Originally posted by Honkytonk Honkytonk wrote:

I'm not sure I understand. I would think pressure is a product of bullet weight and powder load. Heavier bullet? Reduce powder. Net result of producing a round of any weight projectile should be able to achieve a pressure well below maximum... or I completely missing something?

That was what I was taught, and I'd also tend to accept the advice & knowledge of a trained armourer and one of the USA's most experienced Enfield 'plumbers'.
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Post Options Post Options   Thanks (0) Thanks(0)   Quote Goosic Quote  Post ReplyReply Direct Link To This Post Posted: October 17 2020 at 10:47am
God forbid accepting factual load data from one of the leading manufacturers of smokeless propellant like Hodgdon though...
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Post Options Post Options   Thanks (0) Thanks(0)   Quote Honkytonk Quote  Post ReplyReply Direct Link To This Post Posted: October 17 2020 at 11:18am
Again, I apologize. "... you need to keep pressure down by using 150 grain projectiles or lighter..." and "... You're running your pressures up considerably by using 168 grain projectiles..." I don't understand why that if using a lighter powder charge on the heavier 168 grain projectile and achieving a breech pressure well under the receivers maximum, and unless my elementary understanding of physics is failing me, how can you not load a safe 168 grain round for this rifle?
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Post Options Post Options   Thanks (0) Thanks(0)   Quote The Armourer Quote  Post ReplyReply Direct Link To This Post Posted: October 17 2020 at 11:32am
Originally posted by Honkytonk Honkytonk wrote:

Again, I apologize. "... you need to keep pressure down by using 150 grain projectiles or lighter..." and "... You're running your pressures up considerably by using 168 grain projectiles..." I don't understand why that if using a lighter powder charge on the heavier 168 grain projectile and achieving a breech pressure well under the receivers maximum, and unless my elementary understanding of physics is failing me, how can you not load a safe 168 grain round for this rifle?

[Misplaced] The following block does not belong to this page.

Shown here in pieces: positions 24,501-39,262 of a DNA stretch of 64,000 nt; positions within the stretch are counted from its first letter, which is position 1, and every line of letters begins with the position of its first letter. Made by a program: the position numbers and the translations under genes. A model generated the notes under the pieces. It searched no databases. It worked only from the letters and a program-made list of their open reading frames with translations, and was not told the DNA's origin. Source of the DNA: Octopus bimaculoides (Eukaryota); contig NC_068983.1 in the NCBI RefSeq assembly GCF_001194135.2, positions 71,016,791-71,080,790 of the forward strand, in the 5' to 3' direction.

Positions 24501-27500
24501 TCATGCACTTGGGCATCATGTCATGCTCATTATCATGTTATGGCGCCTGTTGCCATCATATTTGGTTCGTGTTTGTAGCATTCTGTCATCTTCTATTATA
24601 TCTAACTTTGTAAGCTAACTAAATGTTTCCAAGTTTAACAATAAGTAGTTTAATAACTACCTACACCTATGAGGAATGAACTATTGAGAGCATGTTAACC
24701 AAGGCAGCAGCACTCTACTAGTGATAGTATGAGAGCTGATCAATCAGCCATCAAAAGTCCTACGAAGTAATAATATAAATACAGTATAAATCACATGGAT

I re-quote my original post (#3)

Heavier bullets accelerate slower than lighter bullets. Slower bullets means less space behind them which means higher pressure, which means faster powder burn which means even more pressure.
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Post Options Post Options   Thanks (0) Thanks(0)   Quote Honkytonk Quote  Post ReplyReply Direct Link To This Post Posted: October 17 2020 at 11:48am
I understand... BUT... regardless of powder charge and projectile weight, (any combination of the two) with this 7.62x51 barrel on an Enfield receiver, if breech pressure is kept well well below 45,000 cup, regardless of how fast a powder burns, it must be a save round. It all boils down to a combination that respects the maximum breech pressure of the peceiver. 
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Post Options Post Options   Thanks (0) Thanks(0)   Quote Goosic Quote  Post ReplyReply Direct Link To This Post Posted: October 17 2020 at 11:54am
Originally posted by The Armourer The Armourer wrote:

Originally posted by Honkytonk Honkytonk wrote:

Again, I apologize. "... you need to keep pressure down by using 150 grain projectiles or lighter..." and "... You're running your pressures up considerably by using 168 grain projectiles..." I don't understand why that if using a lighter powder charge on the heavier 168 grain projectile and achieving a breech pressure well under the receivers maximum, and unless my elementary understanding of physics is failing me, how can you not load a safe 168 grain round for this rifle?

I re-quote my original post (#3)

Heavier bullets accelerate slower than lighter bullets. Slower bullets means less space behind them which means higher pressure, which means faster powder burn which means even more pressure.
Not if you are following proper reloading procedures and not attempting to run up to maximum charge weights. Federal Ammunition has load data for a 175gr BTHP SMK using 41.745grn of IMR4064. It has a working PSI of exactly 44,346.7 A PSI to CUP conversion brings that to 37,842.51 CUP, 7100 CUP below the 45,000 working CUP of the Enfield rifle.
I have a tendency to believe Hodgdon and Federal Ammunition over those other two guys you referenced.